What inspired you to start a gin distillery & make Pin Gin?
I have spent my whole working life in the engineering sector and one fateful morning driving to work I was contemplating what I could do with the rest of my life. My partner Amy and I have always loved drinking gin and it dawned on me that we should make a gin. I also wanted to grow Christmas trees!
My father used to make whisky and I would be constantly loitering around the still. As a young boy, absolutely fascinated with what he was doing, I would be constantly questioning and sometimes I would get a sneaky taste of the spirit! As you can imagine my dad did not approve and quickly removed me every time! This only made me more fascinated with the process.
How did you get from the idea to the finished product?
Drinking a lot of gin! we made 19 different gins to start, narrowed them down to the 2 best and then played around with the botanicals, re-distilled 5 versions of each and so on until we were happy. It took us a year to get to the finished product. It was a real eye-opener on the tasting sessions and gave us a great understanding how people's pallets worked and how different botanicals complemented each other.
We have a good friend, Steven Bennett AKA The Lincolnshire Chef – he was a great help with the flavour profiling and his advice was invaluable in reaching the finished product.
How did the name 'Pin Gin' come about?
My partner Amy was responsible for naming the gin. She wanted to honour my original plan of growing Christmas trees, so she did some wordplay with 'pine needles' and 'gin and tonic'. Pine needles become pins, gin & tonic became pin & tonic.
What are the distillery and distillation process like?
We are the definition of 'small batch' and we have converted the outbuilding of my house into the distillery. Within the 30 square meters of space we have our 35 litre alembic still which we have called 'Dotty' and we produce around 30 bottles a day. We steep our botanicals for 24 hours before distilling to release their flavours.
It is great fun buzzing around in the distillery, from distilling to sampling, bottling and labelling. Sometimes our daughter Molly comes and sits with me – Amy usually announces that the ‘Distillery Baby’ is on her way!
What is a normal day like for you?
Our day starts with Amy, myself and Molly our 5 month old daughter having breakfast and planning our day. Amy controls our administration side, answering emails and telephone calls, arranging meetings and tasting sessions for potential retailers. I aim to get the still up and running for 9am and while I'm distilling I get on with bottling, labelling and packaging. We both thoroughly enjoy making our gin and we are extremely proud of every bottle we produce.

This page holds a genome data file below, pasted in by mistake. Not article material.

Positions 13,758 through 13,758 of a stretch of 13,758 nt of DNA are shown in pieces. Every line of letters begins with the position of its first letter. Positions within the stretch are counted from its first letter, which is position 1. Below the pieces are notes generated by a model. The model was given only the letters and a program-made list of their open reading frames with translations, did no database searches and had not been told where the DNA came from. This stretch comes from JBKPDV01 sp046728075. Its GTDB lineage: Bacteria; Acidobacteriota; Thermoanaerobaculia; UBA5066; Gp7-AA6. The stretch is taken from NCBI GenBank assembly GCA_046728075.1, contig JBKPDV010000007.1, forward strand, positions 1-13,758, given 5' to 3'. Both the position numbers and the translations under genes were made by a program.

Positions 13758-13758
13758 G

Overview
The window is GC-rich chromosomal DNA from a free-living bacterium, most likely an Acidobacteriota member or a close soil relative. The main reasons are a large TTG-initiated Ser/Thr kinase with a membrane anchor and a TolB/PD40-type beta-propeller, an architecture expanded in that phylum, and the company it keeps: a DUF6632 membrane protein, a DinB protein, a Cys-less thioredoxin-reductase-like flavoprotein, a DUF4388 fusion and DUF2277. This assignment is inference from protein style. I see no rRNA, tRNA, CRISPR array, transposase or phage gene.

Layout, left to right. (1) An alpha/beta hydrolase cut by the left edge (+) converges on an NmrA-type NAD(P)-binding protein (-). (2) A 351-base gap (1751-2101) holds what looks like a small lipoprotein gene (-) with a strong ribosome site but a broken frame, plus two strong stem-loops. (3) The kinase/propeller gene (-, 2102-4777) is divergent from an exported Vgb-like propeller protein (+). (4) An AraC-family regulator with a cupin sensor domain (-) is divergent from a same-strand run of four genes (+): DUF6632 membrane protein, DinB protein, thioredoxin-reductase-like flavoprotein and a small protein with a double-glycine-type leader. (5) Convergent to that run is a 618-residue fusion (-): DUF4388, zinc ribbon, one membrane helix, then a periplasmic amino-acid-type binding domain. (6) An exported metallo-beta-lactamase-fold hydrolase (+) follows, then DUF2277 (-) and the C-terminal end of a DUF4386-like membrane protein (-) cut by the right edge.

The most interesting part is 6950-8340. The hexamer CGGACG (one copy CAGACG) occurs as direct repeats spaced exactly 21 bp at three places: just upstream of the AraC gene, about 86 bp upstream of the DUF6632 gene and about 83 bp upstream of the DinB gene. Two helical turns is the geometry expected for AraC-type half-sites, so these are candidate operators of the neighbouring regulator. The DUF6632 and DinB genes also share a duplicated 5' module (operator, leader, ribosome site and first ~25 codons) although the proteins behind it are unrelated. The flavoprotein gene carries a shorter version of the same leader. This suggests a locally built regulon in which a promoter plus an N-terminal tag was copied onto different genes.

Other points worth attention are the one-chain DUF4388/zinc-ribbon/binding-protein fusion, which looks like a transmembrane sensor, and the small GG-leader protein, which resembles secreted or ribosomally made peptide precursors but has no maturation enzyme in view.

How would you describe Pin Gin in 3 words?
Floral, complex and smooth.
What makes Pin Gin different to other gins?
Our aim when we first began to make our gin was to encapsulate the seasons and all the tastes and smells from around Lincolnshire and to do this we have used botanicals which everybody is familiar with. We wanted to create a gin which caused debate over its content and also leaves the drinker that little bit more in love with the fantastic world of gin.
We have learnt in the past year that everyone’s pallet will pull something different from each tasting. Some will pull the warming cinnamon, peppercorns and liquorice, whereas others will recognise the floral lavender and rose. We believe that this means there really is something for everyone to enjoy with a Pin & Tonic!
How do you like to serve and garnish Pin Gin?
We have two serves for Pin Gin, firstly; a double Pin with strawberries, fresh lime, ice and topped up with a premium tonic. This is a real fresh, vibrant summer drink - perfect for being out in the sunshine with friends.
Secondly, my personal favourite is a double Pin, served in a Martini glass with a cinnamon stick, a curl of orange peel and topped up with premium tonic. This is a proper winter warmer that brings out the unusual flavours and is ridiculously moreish!
What are you favourite gins (other than Pin Gin of course!)?
Great question, there are so many fantastic gins out there and I have a new favourite every week! However, my ‘go-to’ gin that I will always rely on is Martin Miller's Gin. From the way the gin is presented from bottle to glass is second to none in my eyes, and it tastes fantastic.
What's next for you and Pin Gin?
We are completely overwhelmed with the response the gin has had in the short time we have been distilling, so firstly I think we need to put maximum effort in to expanding our current capacity so more and more people can try a Pin & Tonic.Following on; we have been inundated with requests to make a Sloe gin, we want to do it a little different to the norm so watch this space.